Warfield joined the medical staff at Beth Israel Deaconess in 1980. Over the next 20 years, she wrote two books, one of which is a best-selling anesthesia textbook, expanded the hospital’s small pain clinic into an internationally-known program, and was promoted to full professor by Harvard Medical School — and became the first women to head an anesthesia department at a Harvard teaching hospital.
She rose through the ranks while raising three children alone; her husband died unexpectedly when their youngest child was an infant.
Soon after she was appointed to revive the anesthesia department in 2000, Fischer was appointed chief of surgery in fall 2001. A nationally known surgeon, he was considered a key player in turning around the financially struggling hospital — someone who could use his influence to attract young surgeons who would in turn bring in patients.
Surgeons and anesthesiologists normally work together closely. But Warfield said that soon after he arrived, Fischer was abusive and demeaning toward her, letting the door shut on her when she was following him into a room and replying to one of her male colleagues when she spoke to him.
Her lawsuit includes e-mails between Beth Israel Deaconess leaders, internal hospital memos, and testimony from other doctors and nurses saying that Fischer was not only uncomfortable working with Warfield but with women generally. He once told a group of Beth Israel Deaconess nurses that he preferred to hire residents, or doctors in training, who are "tall, light skinned Western-taught men," according to an e-mail from a nurse that was filed as part of the lawsuit.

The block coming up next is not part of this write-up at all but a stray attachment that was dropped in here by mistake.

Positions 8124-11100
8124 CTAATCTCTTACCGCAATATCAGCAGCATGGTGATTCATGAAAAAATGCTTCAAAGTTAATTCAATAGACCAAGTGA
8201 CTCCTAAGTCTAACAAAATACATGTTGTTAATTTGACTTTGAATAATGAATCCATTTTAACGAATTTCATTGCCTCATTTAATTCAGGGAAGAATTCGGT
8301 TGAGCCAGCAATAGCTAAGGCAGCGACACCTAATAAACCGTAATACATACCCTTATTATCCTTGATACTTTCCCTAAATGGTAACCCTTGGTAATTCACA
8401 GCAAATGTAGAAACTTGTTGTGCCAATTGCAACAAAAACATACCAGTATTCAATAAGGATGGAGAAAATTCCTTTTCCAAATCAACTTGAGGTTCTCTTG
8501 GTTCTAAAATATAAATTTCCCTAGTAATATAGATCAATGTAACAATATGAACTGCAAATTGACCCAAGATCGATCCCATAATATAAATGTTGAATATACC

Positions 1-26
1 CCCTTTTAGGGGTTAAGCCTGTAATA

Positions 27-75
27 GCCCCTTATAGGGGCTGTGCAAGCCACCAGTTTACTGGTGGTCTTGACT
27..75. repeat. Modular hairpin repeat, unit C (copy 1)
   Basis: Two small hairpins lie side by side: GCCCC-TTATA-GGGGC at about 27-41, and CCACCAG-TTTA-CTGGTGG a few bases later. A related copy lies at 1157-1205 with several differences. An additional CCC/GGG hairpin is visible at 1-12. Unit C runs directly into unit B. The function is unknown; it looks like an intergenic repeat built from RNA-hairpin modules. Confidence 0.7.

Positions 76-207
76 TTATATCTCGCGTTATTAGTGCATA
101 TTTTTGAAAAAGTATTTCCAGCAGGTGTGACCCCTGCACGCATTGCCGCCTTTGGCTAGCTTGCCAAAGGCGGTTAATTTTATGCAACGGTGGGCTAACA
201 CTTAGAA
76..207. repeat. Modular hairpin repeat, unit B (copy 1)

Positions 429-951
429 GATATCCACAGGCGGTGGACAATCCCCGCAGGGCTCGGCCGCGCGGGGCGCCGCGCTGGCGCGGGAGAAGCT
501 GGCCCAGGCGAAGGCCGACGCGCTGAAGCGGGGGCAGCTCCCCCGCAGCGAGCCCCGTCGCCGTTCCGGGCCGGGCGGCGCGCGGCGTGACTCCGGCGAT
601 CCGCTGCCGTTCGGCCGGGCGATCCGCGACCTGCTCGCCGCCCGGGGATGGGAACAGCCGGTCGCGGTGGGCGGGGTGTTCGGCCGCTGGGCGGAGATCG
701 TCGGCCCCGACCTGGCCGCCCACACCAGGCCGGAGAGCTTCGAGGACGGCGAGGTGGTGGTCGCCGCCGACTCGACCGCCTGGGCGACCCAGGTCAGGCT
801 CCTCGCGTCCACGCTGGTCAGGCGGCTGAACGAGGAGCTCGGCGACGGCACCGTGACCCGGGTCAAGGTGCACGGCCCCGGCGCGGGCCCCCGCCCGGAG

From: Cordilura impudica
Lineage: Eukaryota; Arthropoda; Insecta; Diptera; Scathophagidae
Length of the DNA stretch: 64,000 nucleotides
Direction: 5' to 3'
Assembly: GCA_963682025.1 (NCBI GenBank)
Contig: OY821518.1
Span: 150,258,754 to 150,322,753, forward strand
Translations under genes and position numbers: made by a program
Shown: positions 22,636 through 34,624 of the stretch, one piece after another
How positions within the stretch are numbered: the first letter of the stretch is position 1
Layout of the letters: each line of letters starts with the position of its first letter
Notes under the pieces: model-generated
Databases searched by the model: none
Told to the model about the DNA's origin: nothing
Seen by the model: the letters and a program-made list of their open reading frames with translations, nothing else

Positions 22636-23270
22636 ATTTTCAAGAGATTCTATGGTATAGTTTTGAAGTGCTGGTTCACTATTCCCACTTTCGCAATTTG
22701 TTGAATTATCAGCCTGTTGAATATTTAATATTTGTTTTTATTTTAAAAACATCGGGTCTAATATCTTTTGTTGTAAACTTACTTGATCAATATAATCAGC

When Warfield complained to Levy, who became chief executive in January 2002, he did nothing, the lawsuit contends. He accused her of "playing the victim" and indicated he viewed the situation as a problem between Warfield and Fischer. At one point, he told her she had created a "culture of whining,”the suit says. On another occasion, he told her, “Joe can’t help himself.’’
While she was on sabbatical in 2007, Warfield said in the suit, Fischer campaigned to have her fired for incompetence. Shortly before she was to return to the hospital, Levy told her by e-mail that he was demoting her as department chairwoman.
When Levy met with her colleagues the next day, he said she was too aggressive and had failed to maintain a good relationship with Fischer.
Levy asked Fischer to resign in June 2008 — after Warfield filed her lawsuit — saying his management style was no longer appropriate for the hospital. Fischer no longer performs surgery at the hospital, but he has an endowed professorship through Harvard Medical School and the hospital provides him an office.
Warfield said she will continue to see patients part-time and to do research at Harvard Medical School and serve on committees, including one on the status of women at the school. She also is working to improve medical care in Ethiopia, where operations often are performed without advanced anesthesia, she said.
Zucker said that even when plaintiffs win at trial they often find themselves pushed out of careers they love. She said the result in this case avoids that fate. “It is gratifying that we have here a resolution that celebrates the importance of the hospital’s mission and Dr. Warfield’s contributions to that work,” she said.